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How to Dress: Cold Weather

October – March

Remember to always check the weather before you go outside in Alaska! Our favorite weather website is

Our famous “How to Dress” video! 

Thousands of views on You Tube!

Pro Tips

Be ready for jumping. Our dogs are friendly, but they are also highly-conditioned, ultra-active athletes, and they don’t know words like “sit, stay or down.” Expect lots of hugs, kisses and jumping.

Avoid wearing things that dangle -sweatshirt strings, backpack straps, long hair and scarves all attract extra doggy attention. Tuck these away so the dogs don’t grab them.

Mind your fur – Fur hats, fur-lined hoods and fur mittens all attract extra attention. The dogs have an instinctual interest in chewing on anything that looks like fur.

Avoid wearing eye glasses – Glasses and goggles will get fogged up and then ice over in the cold weather. Wear contacts if possible.

Choose waterproof mascara – Ladies, we know you want to look good in your photos. Unfortunately the cold weather can create watery eyes and lashes. Choose waterproof mascara/eye liner.

1. Base Layers

Warm socks – Just one pair, folks! Some people think that adding extra layers of socks will keep their feet extra warm. Not usually true! Often when you layer your socks, you scrunch your toes tightly together, which makes your feet tight in your boots. Tight feet and toes = cold feet and toes. One pair of thick, warm socks only, please. If you think you will be cold, use a sticky heat pack in your boot, not extra socks.

Long underwear / leggings – It’s important to layer up beneath your snow pants. We use leggings/tights/long underwear as our base layer.

Long-sleeved shirt – Choose a tight-fitting but comfortable long-sleeve shirt with a high neckline.

2. Mid Layers

Sweatpants – Sweatpants or pajama pants are warm, comfortable and flexible — an ideal fit for underneath your snow pants. We do NOT recommend blue jeans. Blue jeans get very stiff when cold, and provide almost no insulation.

Sweatshirt – Choose a warm, heavy, pullover, hooded sweatshirt.

Neck Gator / Turtle Fur / Balaclava – This is an essential piece of outdoor winter wear. These are tight-fitting, super warm face/neck protectors, usually made of fleece. Don’t wear a scarf! Scarves are pretty, but not very useful. They tend to droop and create air gaps around your neck and face. Also, the dogs LOVE to pull on anything that hangs down off your body. Scarves can easily get damaged by an excited dog.

Warm winter hat – You might be surprised how much cold air can come in through an open knit hat on a dog sled. Wear a hat that is very tightly-knit. Most mushers also wear hoods for extra warmth.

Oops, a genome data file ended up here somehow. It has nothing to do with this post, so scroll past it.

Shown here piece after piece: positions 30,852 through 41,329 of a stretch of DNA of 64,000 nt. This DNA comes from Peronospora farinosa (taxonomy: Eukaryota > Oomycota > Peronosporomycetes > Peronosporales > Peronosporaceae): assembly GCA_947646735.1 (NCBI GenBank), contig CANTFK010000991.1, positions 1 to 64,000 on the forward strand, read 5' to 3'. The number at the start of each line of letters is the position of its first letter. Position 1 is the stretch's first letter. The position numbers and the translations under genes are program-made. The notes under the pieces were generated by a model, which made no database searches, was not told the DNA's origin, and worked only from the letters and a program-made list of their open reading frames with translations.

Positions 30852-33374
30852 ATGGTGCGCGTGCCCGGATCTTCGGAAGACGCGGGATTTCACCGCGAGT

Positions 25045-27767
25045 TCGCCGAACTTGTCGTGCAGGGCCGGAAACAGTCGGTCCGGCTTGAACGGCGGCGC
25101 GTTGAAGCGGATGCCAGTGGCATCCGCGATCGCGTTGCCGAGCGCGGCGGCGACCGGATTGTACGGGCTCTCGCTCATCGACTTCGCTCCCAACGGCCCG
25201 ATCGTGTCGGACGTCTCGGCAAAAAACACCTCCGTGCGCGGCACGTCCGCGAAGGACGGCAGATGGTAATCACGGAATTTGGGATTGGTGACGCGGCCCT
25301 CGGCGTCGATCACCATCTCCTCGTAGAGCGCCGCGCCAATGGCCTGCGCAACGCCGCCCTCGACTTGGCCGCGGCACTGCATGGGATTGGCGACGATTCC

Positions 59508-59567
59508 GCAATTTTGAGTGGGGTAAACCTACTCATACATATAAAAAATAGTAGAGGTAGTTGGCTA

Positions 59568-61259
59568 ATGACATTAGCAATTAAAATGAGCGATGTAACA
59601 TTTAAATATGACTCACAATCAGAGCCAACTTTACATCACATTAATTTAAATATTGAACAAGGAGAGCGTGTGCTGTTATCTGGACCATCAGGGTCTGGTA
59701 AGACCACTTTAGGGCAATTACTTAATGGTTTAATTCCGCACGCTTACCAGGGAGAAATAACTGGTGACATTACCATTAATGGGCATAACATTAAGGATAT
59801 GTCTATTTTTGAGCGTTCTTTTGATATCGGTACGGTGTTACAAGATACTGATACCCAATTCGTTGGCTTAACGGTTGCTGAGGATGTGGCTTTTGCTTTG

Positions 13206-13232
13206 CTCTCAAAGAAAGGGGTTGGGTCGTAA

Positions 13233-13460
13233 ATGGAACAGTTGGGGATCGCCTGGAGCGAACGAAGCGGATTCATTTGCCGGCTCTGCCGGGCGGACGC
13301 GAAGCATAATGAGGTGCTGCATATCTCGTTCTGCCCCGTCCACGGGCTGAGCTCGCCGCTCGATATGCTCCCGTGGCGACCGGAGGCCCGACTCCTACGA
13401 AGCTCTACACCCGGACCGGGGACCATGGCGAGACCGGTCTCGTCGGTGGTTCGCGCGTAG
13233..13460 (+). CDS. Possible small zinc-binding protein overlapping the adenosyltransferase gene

3. Outer Layers

Snowpants – REAL snowpants, that are warm. Not wind pants.

Warm winter boots – Remember that leather and rubber conduct the cold, so avoid boots that use a lot of these materials. Boots lined with felt or fur are good. Make sure your boots are not too tight over your socks. A little loose is WAY better than a little tight. If you have extra room in your boot, put a heat pack inside. If you don’t have warm winter boots, a hiking boot is ok. We have an “overshoe” we can put over your hiking boot.

Base layer jacket – This jacket will go directly over your sweater or sweatshirt. Fleece or down is best. Something with a hood is ideal.

Outer layer jacket – This coat should fit over your base layer jacket. Ideally, this should be made of a durable fabric (down is not a good choice for working with sled dogs) Again, something with a hood is best.

Tight-fitting gloves – A nice pair of these gloves can cost between $20 and $40, but they are well worth they money. They keep your hands covered, but also provide dexterity — allowing you to use your camera, dig in your pockets and hook up dogs.

Warm, durable mittens – That’s right: you’ll want both gloves and mittens! Gloves are nice because they have finger slots and allow for more dexterity (as stated above), but mittens are typically MUCH warmer than gloves, and better for wearing during the sled ride. IMPORTANT NOTE: don’t plan to wear your tight gloves underneath your larger mittens, for the same reason you shouldn’t be wearing two pairs of socks. When it comes to hands and feet, tight layers = tight fit = cold fit!

4. Other Items

Camera with extra batteries – The cold air will zap your batteries very quickly. Be prepared to keep your camera or phone tucked INSIDE of your jacket (not in an outside pocket) when not in use.

Goggles – Most of the time we don’t use goggles, but they can be nice if it’s actively snowing, or there is fresh snow blowing around on the trail.

Sunglasses – These are essential for everyone during the ultra bright months of late February, March and April.

These photos were crowd-sourced from our Facebook followers in October, 2018, and represent several years of winter/spring tours. Thanks for sharing everybody!